Home rescue attempt
With the federal eviction moratorium set to expire Saturday and Biden saying his hands are tied, Demings is helping push a last-second rescue attempt.
Demings on Thursday co-sponsored new legislation to extend the federal eviction moratorium to the end of 2021.
The moratorium was initially scheduled to end Saturday following a Supreme Court ruling which cut it short. On Thursday, Biden said he could not extend it himself and called for Congress to do so.
The moratorium was established at the start of the COVID-19 crisis as millions of people struggled to keep their homes in the crashing economy.
“As Floridians work hard to get back on their feet during this pandemic, we need to keep families in their homes and prevent homelessness, especially for children, seniors and at-risk individuals,” Demings said. “The eviction moratorium has saved countless Floridians from disruptions that can unravel the careful balance of their lives. I strongly support this extension, especially as Florida’s COVID-19 cases once again begin to skyrocket. Please get vaccinated and together, we will get through this.”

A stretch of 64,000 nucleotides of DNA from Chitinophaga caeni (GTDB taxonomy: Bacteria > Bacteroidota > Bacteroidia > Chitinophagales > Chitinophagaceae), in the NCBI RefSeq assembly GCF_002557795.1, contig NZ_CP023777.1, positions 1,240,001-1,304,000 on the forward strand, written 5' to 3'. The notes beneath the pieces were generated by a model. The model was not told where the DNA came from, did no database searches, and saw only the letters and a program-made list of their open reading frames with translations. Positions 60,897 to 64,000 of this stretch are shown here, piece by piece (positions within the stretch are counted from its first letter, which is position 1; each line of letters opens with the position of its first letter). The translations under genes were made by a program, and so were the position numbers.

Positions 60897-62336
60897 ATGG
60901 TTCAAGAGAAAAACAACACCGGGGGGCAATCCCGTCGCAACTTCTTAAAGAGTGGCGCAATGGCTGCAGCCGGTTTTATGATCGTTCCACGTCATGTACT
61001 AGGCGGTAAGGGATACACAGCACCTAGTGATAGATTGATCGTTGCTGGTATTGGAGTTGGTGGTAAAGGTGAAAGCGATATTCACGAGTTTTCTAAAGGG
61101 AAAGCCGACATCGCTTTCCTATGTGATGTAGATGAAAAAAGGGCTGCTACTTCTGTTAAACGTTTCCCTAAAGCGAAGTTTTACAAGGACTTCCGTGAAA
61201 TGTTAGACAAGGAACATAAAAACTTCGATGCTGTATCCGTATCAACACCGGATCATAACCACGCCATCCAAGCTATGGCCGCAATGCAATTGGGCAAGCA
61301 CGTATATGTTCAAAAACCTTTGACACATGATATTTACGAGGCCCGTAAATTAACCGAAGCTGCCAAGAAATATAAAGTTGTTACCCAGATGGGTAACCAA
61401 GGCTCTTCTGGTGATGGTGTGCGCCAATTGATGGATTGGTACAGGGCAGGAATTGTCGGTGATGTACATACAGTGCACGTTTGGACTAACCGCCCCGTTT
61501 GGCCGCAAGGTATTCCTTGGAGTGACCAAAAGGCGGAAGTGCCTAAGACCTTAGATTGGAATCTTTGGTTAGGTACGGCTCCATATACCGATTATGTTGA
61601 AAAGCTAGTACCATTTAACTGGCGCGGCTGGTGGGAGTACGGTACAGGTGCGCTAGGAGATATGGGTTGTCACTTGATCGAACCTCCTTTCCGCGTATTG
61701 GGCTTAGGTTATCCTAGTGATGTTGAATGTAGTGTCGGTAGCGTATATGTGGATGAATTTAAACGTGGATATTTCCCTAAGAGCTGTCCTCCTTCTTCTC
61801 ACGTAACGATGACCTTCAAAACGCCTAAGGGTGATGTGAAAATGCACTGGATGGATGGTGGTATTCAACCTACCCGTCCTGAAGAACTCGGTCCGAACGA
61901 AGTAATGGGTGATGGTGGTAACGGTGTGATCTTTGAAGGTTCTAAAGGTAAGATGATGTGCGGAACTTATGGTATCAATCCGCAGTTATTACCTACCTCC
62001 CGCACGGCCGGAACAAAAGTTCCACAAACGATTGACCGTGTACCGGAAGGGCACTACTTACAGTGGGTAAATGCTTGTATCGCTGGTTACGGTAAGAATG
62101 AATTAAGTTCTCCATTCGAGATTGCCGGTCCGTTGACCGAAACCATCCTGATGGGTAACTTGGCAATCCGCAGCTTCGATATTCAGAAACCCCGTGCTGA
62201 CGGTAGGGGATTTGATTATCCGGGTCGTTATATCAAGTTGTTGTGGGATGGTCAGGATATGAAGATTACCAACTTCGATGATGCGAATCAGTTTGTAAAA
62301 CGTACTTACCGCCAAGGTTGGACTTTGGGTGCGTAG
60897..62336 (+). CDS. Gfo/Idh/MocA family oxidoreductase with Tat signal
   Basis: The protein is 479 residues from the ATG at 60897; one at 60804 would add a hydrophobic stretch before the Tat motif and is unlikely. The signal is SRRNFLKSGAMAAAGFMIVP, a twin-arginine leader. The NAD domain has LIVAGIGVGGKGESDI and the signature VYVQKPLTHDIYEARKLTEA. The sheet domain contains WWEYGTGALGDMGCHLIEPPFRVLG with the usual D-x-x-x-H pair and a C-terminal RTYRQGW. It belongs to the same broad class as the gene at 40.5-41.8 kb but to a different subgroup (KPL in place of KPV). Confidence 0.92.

The Congresswoman cited data showing millions of renters are facing eviction — as many as 12 million Americans as of a report this month from the Center on Budget and Policy Priorities.
Congress has provided $46.5 billion to support emergency rental assistance programs, but those programs are only beginning to ramp up, and state and local governments need more time. Only $3 billion out of the allocated $46.5 has been spent.
Leave them kids alone
Tampa Democrat Kathy Castor said it’s time for Congress to increase internet protections for children and teenagers. She introduced reforms to the Kids PRIVCY Act and Children’s Online Privacy Protection Act that would restrict companies from tracking the online activity of minors.
“Online and digital technology, tracking and data gathering have outpaced current privacy protections for children and consumers,” Castor said. “Companies shouldn’t be allowed to unreasonably track and target children. Many companies have been violating the minimal privacy protections in place today as devices and applications have become more sophisticated in targeting kids. The 117th version of the Kids PRIVCY Act builds on COPPA’s strengths, expands privacy protections for children and teenagers, and incorporates key elements of the U.K.’s Age-Appropriate Design Code. It’s time to strengthen online protections for our youngest neighbors and bring these safeguards into the 21st century.”